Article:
ISU Extension and Outreach
ISU Extension and Outreach
ISU Extension and Outreach reliable information about agriculture, 4H programs, food and nutrition, and family sciences. ISU Extension and Outreach has an office in Muscatine.

Muscatine Living

By Kristina TeBockhorst and Daniel Andersen–Iowa State University Extension and Outreach

Using manure as a fertilizer may help lower costs as the price of synthetic fertilizers continue to increase.

AMES, Iowa – Last fall, fertilizer prices were trending higher, and with supply change issues and soaring fuel prices, that trend has continued into the spring.

Even with potentially higher crop prices, this offers challenges to finding ways to increase or maintain farm profitability. One available option is to explore the use of manure.

Why apply manure in the spring?

Aligning nutrient availability with crop nutrient demands is good for the farm’s bottom line and downstream water quality. Research has shown that applying nitrogen closer to when the crop needs it can reduce the risk of nitrogen loss to the environment.

Especially with high nitrogen fertilizer prices, it can pay to apply manure in the spring. Across multiple research studies in Iowa and Minnesota, significant corn yield benefits (average of 33 bushels per acre) have been seen by delaying manure application from late fall when soils are 50 degrees Fahrenheit and cooling until spring. With 2022 futures corn prices, yield improvement can easily total over $200 an acre in value.

Cost savings can also add up fast with today’s fertilizer prices. The nitrogen value in manure can often account for half of the manure’s total fertilizer value. In typical swine finishing manure with 50 pounds N per 1,000 gallons and applied at a rate of 4,500 gallons per acre, the nitrogen value alone can sum up to over $200 per acre. How much of that $200 is available to the crop and how much leaches out depends on manure application practices and weather.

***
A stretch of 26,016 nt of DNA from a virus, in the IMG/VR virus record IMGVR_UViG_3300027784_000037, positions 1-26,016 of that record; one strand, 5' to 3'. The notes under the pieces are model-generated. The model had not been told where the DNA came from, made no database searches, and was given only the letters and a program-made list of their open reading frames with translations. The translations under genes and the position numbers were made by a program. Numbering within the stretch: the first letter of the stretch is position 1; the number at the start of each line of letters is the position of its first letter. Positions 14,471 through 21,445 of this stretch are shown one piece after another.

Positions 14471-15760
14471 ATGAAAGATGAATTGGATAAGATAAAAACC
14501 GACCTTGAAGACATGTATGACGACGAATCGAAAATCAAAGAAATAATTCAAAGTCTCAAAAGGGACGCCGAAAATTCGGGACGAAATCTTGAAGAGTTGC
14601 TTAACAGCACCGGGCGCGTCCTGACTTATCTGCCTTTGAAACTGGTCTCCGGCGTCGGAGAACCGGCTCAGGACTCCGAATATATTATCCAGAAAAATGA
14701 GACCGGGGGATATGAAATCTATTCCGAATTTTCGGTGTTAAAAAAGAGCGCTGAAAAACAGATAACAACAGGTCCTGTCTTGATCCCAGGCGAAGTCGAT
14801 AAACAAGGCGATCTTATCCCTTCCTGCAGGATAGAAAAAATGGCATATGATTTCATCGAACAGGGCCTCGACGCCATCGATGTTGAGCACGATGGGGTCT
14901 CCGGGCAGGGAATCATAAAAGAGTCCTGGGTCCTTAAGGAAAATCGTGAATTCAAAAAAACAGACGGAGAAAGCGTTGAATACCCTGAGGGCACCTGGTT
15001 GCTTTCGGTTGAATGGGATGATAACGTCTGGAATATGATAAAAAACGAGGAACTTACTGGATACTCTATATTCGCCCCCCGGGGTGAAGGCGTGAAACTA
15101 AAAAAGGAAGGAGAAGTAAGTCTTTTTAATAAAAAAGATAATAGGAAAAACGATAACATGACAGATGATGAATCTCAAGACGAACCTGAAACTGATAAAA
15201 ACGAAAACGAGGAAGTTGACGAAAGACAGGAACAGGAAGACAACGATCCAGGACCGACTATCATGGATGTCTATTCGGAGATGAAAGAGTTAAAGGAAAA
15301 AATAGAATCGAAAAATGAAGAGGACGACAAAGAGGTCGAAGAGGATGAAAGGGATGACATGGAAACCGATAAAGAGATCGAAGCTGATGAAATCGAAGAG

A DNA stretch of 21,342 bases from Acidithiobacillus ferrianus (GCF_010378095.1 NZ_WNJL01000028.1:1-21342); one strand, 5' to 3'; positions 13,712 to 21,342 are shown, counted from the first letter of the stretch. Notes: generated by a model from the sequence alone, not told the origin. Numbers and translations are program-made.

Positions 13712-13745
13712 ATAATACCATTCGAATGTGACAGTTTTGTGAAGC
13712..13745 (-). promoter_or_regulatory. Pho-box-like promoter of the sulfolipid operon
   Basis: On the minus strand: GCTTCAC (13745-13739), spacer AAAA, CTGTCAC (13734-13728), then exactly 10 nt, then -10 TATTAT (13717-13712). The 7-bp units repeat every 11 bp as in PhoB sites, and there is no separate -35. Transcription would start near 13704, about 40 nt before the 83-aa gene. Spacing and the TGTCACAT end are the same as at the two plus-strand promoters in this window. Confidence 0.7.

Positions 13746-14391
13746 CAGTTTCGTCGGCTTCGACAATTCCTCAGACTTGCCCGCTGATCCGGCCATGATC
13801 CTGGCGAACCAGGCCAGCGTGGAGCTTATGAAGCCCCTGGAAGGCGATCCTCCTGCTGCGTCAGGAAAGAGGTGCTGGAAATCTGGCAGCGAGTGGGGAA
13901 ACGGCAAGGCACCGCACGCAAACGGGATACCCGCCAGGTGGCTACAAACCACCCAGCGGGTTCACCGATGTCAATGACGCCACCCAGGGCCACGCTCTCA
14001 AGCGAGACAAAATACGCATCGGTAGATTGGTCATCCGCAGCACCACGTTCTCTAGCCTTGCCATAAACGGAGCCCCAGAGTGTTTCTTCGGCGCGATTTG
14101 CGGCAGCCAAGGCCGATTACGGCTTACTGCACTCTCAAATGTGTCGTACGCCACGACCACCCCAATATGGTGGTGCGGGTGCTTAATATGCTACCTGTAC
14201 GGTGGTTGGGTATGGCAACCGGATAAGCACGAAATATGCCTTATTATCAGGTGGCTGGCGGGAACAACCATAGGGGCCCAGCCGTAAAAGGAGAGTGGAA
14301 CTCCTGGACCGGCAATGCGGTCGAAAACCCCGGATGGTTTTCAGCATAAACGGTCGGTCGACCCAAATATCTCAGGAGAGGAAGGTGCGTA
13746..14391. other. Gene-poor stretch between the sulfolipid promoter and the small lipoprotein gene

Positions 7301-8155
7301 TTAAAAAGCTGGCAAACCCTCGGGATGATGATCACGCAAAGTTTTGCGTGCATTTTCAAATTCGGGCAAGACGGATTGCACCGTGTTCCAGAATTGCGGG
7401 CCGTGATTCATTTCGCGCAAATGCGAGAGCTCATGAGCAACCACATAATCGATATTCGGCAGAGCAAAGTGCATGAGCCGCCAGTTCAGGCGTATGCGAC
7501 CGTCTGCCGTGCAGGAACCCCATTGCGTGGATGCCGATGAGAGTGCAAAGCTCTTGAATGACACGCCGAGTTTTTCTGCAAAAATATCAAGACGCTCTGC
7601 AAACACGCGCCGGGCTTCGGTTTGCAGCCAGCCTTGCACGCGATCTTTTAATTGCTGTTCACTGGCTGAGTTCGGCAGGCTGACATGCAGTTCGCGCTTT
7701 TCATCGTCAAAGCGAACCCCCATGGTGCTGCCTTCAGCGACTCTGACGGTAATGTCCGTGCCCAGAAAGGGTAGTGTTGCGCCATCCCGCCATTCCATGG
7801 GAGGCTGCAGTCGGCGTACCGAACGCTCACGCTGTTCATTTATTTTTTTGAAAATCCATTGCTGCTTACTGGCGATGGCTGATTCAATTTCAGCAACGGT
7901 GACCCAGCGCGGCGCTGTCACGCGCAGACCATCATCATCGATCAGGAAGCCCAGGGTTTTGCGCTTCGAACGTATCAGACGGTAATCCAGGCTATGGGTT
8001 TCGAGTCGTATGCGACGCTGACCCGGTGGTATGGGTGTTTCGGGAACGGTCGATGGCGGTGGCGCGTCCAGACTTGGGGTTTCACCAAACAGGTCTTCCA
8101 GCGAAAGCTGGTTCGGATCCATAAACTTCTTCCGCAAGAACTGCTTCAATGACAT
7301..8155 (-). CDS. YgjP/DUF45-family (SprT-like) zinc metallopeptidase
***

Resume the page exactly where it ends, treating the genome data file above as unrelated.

Spring can be a busy time, the window for fieldwork can be short, and spring rainfall can keep soils wet, leading to compaction concerns. However, there can be some clear economic and environmental advantages to applying manure in the spring. With much of the state rated as either abnormally dry or in moderate drought conditions as of March 10, conditions might be more favorable for spring manure application this year.

Similarly, this may be a good time to reexamine the nitrogen application rates you select. Manure management plans typically utilize the yield goal method to set nitrogen application rate maximums, intended for environmental protection, not to maximize profit. Rate selection tools, like Maximum Return to Nitrogen, can be used to determine rates that will help you maximize your manure fertility value and typically will help you stretch the manure across more acres.

Best practices for spring application:

  • Prioritize fields with well-drained soils, adequate drainage, and good soil structure.
  • Consider reducing manure load sizes to limit axle loads to less than 10 tons, which will help reduce the risk of deep compaction.
  • Check for proper tire inflation. Consider reducing tire pressure to less than 20-35 psi and using flotation tires to reduce the risk of surface compaction.
  • Limit field traffic by designating sacrifice paths.
  • Agitate manure well for a more uniform nutrient application and sample manure for nutrient content to know what you are applying.
  • Check and calibrate application equipment for application rate uniformity and good injection or soil incorporation.
  • Watch the weather forecast closely and avoid manure application before rainfall events.

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